Legacies are expected to remain a resilient source of income during the economic crisis with income forecast to reach a record £4bn by the end of 2022, a YOY increase of 14% on 2021.
The figures come from Legacy Foresight’s (part of Legacy Futures) latest Market Briefing Report, which covers key trends in the British charity legacy market this year and expectations for the future.
Legacy Foresight expects the economic environment to dampen growth over the next two years, with overall legacy income to remain static at around £4bn over 2023 and 2024 before returning to growth and reaching a value of £4.4bn by 2027.
Commenting, Jon Franklin, Economist at Legacy Foresight, said:
“The turbulence of the last twelve months with the war in Ukraine, cost of living crisis and rising inflation has caused many charities to be concerned about the future of income. Although in the near term we are more cautious about the outlook for legacy income over the next five years, we expect negative impacts to be short lived, and to see a return to growth after 2024, driven by rising bequest numbers and a steadying of the housing market.”
Short-term risk from housing market downturn
The biggest risk to legacy incomes in the near-term is likely to be the predicted downturn in the housing market. With the housing market expected to fall by 12%-14% over the next two years, Legacy Foresight estimates this will lead to a fall in average bequest values of around 3% in the same period. After 2024 however, the housing market is expected to return to growth and average values expected to follow.
Higher projected death rate to partially offset impact
Legacy Foresight expects the short-term impact of the housing market downturn to be offset to a degree by an increase in deaths, with recent death projections from the Office for National Statistics forecasting that there will be almost 700,000 annual deaths by 2030, compared to 640,000 in 2022. This is due to the ageing UK baby boomer generation and means annual death rates will exceed those experienced during the pandemic years. This will have a knock-on effect on bequest numbers, which are expected to be 11% higher in the period 2023-2027 than they were in the previous five years.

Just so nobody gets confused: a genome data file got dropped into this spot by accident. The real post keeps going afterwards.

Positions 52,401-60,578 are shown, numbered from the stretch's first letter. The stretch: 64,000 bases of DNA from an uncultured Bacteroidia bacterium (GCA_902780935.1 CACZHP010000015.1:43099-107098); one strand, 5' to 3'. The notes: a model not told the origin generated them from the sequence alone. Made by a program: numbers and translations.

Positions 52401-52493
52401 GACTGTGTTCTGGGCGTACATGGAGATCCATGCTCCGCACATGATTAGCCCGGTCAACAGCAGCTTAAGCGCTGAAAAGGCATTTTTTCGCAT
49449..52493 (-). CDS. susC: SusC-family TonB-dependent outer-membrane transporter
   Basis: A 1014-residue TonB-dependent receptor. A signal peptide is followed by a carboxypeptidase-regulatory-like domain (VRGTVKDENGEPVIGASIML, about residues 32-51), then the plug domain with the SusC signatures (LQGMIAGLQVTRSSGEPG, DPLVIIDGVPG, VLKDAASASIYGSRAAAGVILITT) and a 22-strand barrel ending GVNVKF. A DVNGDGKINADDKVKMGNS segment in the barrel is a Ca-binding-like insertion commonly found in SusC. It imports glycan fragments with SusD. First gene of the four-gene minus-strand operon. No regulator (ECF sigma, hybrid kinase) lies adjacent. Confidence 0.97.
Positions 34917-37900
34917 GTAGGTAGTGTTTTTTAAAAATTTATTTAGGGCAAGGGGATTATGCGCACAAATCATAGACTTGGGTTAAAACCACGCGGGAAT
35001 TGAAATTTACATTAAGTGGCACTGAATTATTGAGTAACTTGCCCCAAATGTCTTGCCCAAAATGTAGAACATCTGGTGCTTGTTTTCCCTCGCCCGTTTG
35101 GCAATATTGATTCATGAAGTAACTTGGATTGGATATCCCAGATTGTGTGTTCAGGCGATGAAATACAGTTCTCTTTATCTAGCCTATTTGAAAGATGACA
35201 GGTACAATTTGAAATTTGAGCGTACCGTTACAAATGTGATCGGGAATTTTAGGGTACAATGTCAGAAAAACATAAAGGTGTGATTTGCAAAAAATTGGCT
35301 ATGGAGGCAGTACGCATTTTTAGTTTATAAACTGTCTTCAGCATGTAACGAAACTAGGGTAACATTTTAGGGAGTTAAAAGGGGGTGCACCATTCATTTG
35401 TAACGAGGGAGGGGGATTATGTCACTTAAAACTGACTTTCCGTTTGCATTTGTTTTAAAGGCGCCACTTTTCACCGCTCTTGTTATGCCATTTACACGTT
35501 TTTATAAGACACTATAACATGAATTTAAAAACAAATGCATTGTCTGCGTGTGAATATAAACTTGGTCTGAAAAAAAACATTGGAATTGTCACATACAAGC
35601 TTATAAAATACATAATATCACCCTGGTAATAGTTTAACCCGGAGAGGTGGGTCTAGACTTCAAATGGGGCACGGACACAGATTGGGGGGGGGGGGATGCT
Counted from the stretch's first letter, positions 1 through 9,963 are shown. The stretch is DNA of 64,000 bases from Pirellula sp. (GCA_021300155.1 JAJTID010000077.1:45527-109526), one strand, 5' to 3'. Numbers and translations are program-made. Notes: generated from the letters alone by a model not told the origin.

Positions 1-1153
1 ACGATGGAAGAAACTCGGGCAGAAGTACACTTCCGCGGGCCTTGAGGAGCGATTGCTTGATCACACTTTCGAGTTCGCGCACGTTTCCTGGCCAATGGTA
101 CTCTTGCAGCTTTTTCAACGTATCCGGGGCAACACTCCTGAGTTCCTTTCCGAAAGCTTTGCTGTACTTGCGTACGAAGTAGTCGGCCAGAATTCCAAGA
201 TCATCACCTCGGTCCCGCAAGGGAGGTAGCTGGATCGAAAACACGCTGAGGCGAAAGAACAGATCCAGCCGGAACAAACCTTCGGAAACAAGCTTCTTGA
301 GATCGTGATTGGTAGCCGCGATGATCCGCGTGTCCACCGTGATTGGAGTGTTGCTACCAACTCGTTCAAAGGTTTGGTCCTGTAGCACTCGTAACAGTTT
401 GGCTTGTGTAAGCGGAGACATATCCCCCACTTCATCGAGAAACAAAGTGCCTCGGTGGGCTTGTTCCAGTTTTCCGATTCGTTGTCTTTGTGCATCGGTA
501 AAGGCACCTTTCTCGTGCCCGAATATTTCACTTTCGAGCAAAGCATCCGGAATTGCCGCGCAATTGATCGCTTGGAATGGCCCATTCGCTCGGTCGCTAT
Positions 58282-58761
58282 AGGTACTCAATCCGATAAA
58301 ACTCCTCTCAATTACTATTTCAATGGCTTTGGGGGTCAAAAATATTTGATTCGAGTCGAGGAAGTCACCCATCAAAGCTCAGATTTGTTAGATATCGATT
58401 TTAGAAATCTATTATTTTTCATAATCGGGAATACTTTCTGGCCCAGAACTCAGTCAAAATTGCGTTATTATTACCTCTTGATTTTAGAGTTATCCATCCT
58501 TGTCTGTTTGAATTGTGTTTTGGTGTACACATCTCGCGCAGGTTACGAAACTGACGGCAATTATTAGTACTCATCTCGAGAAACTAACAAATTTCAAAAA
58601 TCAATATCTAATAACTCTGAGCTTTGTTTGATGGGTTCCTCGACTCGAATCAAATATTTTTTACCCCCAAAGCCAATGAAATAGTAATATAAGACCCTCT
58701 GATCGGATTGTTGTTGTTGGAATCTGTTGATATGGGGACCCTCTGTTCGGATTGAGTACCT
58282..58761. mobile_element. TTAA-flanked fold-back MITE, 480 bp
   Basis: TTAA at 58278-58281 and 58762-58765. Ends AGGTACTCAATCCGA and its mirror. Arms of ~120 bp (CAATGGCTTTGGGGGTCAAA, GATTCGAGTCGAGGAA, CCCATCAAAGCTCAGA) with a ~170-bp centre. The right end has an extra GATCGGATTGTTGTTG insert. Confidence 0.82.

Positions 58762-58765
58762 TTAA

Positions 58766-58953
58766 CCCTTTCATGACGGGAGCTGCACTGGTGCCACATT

Looking further ahead, the future for the legacy market is still positive, with the size, wealth, and lifestyles of the baby boomer generation meaning incomes are expected to double in real terms by 2050.
Commenting on the findings, Lucinda Frostick, Director of Remember A Charity, said:
“In troubled times, the steady bedrock of legacy income is all the more crucial. This forecast highlights just how important it is that we continue to work together to keep legacies front-of-mind for supporters, and within charities too. The value of legacy donations may well take a hit in the short-term, but if the focus remains on stewarding supporter relationships and delivering sensitive, inspiring legacy fundraising, the outlook for longer-term growth is considerable and income from gifts in Wills really will be a lifeline for an increasing number of charities.”
Institute of Legacy Management Chief Executive, Matthew Lagden added:
“At the ILM we know that with the wider economy struggling, legacy income is more important than ever for the charity sector. Obviously if the housing market struggles, this will have an impact on legacy income, but we are delighted to see that the hard work done by the whole sector in promoting legacies is continuing to bear fruit with increasing bequest numbers.
“These generous donations will enable charities to continue the amazing work they do across the country and further afield. Much of this work simply wouldn’t be possible without the gifts left to them in wills.”
The insight is based on data from the Legacy Monitor Consortium, which monitors data from over 80 charities, representing half of the UK charity legacy income market, combined with big picture economic and social trends to create an in-depth analysis of the legacy sector.